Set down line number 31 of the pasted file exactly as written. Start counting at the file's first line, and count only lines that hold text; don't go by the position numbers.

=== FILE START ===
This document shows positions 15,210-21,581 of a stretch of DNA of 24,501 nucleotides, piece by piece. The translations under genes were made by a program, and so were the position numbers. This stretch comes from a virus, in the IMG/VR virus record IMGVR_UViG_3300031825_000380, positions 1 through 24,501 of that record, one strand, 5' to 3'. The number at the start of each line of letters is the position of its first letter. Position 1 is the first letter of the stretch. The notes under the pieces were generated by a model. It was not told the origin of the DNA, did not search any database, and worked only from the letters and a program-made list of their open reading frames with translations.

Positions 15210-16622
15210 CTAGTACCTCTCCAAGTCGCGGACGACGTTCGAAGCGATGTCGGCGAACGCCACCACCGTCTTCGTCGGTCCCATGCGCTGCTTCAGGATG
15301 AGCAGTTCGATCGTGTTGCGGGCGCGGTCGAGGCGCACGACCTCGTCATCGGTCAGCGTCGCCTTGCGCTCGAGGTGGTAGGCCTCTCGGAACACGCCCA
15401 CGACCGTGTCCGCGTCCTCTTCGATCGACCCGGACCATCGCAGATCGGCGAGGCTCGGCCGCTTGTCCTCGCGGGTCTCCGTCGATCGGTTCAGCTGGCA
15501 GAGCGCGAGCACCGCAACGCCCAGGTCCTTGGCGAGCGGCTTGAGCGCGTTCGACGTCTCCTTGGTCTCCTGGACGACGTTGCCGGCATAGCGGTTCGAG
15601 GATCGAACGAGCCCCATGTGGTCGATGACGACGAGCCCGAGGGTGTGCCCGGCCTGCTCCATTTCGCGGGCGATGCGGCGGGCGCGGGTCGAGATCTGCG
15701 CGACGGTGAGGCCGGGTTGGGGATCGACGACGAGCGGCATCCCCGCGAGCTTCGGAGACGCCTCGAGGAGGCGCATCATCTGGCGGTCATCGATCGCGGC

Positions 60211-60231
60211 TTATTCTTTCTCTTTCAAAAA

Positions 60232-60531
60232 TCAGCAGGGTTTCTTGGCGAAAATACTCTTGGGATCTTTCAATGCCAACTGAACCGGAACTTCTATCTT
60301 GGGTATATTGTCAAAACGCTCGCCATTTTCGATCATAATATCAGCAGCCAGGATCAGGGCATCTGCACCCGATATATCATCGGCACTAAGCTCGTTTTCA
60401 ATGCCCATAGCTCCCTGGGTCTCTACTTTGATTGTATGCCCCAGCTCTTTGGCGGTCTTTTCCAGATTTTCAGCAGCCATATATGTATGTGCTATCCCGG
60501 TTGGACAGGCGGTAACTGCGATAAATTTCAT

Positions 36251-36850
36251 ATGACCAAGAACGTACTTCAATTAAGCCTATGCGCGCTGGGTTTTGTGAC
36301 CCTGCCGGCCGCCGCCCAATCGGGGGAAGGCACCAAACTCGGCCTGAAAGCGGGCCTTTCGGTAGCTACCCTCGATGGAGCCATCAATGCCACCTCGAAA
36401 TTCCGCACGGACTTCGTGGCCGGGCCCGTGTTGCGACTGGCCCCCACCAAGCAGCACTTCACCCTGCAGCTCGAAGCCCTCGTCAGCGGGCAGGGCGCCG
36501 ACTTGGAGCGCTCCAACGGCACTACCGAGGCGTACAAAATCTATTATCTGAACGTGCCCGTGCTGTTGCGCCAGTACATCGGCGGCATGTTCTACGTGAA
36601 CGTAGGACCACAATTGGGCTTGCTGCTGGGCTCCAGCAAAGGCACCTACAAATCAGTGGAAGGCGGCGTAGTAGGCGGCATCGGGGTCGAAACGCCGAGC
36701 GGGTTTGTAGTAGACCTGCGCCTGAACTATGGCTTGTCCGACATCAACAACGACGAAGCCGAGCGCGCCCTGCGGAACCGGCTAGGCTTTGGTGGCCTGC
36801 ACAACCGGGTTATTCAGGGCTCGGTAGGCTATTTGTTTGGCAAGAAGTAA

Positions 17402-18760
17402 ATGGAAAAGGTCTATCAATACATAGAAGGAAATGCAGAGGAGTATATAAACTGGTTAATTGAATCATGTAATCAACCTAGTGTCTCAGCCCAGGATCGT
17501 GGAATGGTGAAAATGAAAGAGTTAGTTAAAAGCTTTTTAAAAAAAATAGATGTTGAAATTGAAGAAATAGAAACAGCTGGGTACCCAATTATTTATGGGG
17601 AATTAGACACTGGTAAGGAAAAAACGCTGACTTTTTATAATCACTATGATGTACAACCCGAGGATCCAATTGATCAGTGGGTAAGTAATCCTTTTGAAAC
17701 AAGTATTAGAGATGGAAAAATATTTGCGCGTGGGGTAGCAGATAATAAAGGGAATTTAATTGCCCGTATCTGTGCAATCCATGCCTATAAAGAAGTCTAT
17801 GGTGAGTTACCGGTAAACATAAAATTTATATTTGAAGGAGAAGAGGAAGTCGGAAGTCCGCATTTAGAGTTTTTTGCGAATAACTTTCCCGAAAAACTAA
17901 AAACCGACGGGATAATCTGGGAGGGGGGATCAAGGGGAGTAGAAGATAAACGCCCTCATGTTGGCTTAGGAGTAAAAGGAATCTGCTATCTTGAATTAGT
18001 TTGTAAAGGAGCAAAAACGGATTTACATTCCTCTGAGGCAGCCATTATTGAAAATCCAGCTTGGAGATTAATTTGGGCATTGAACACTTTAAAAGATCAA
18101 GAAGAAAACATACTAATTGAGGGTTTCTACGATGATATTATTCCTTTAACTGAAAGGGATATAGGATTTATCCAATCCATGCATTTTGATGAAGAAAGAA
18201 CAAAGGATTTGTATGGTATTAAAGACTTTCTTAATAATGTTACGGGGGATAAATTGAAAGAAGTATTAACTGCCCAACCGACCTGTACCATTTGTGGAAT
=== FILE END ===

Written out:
18001 TTGTAAAGGAGCAAAAACGGATTTACATTCCTCTGAGGCAGCCATTATTGAAAATCCAGCTTGGAGATTAATTTGGGCATTGAACACTTTAAAAGATCAA